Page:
Ozguner wins IEEE Outstanding Research Award

Posted: November 2, 2015

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Ohio State Electrical and Computer Engineering Professor-Emeritus Umit Ozguner was recently honored for his important contributions to the field of intelligent transportation systems (ITS).

The Institute of Electrical and Electronics Engineers (IEEE) presented Ozguner with the Intelligent Transportation Systems Society’s “Outstanding Research Award” earlier this fall. He also received a $1,000 cash prize. 

Winners were announced at the IEEE ITS Conference held September in the Canary Islands.

By winning, Ozguner now follows his own mentor, Robert Fenton, who pioneered ITS research at Ohio State throughout the 1960s to the 1990s. The first-ever IEEE ITS Outstanding Research Award was presented to Fenton in 2006. Ohio State is now the only university to have two professors win the award.

“Professor Fenton and his team, certainly put Ohio State on the map for autonomous ground vehicles," Ozguner said. "Getting to be the second name listed from Ohio State certainly makes me proud.”

He was also quick to share the spotlight.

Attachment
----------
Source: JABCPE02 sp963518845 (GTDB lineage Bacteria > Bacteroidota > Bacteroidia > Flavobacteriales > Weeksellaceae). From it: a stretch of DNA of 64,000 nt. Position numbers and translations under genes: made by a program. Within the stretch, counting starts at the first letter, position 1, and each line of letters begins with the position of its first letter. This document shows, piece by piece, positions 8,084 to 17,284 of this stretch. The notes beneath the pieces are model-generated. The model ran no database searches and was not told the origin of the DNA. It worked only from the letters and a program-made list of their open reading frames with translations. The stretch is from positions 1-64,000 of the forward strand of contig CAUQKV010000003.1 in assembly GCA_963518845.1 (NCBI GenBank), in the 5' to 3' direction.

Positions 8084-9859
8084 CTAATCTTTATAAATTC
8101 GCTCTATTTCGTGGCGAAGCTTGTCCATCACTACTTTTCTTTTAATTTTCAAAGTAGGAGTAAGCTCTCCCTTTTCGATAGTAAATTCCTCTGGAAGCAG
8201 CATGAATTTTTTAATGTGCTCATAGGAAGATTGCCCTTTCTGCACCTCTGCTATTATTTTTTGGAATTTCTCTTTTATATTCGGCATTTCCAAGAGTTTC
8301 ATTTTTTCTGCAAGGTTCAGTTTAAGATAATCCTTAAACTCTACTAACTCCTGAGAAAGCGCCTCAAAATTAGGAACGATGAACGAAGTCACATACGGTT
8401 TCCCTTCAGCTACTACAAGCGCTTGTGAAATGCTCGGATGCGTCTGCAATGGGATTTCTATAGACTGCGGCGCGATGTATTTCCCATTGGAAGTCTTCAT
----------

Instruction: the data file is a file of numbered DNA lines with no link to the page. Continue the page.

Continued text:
“This is a team effort. So many, many graduate students have contributed through the years,” Ozguner said. “Some, like Professor Keith Redmill and Dr. Arda Kurt, still continue leading the way at Ohio State, in autonomous and intelligent vehicles.”

As an Ohio State professor for more than two decades, Ozguner focused much of his career on the intelligent control of large, decentralized systems, automotive control, intelligent vehicle highway systems and vibration damping in flexible structures.

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After retiring from his faculty position in May, Ozguner said he planned to remain active in research. Remain active, indeed. The IEEE award marks the second honor he has earned since stepping down.

Ozguner was among a short list of winners in the National Science Foundation’s “Smart City” intelligent transportation research award in September.

Fenton was on-hand at Ozguner’s retirement party earlier this year, praising the professor for his work.

“I’ve been a long term observer of automated highway and its latest manifestation in self-driving cars,” Fenton said. “Since I retired 20 years ago, I have closely followed what he has been doing. He has done an absolutely magnificent job with his research in that area.”

According to IEEE, the ITS awards were established to recognize, promote and publicize major research contributions and application innovations that have made a real-world impact in the field. Find more information at: http://its.ieee.org/itss-awards/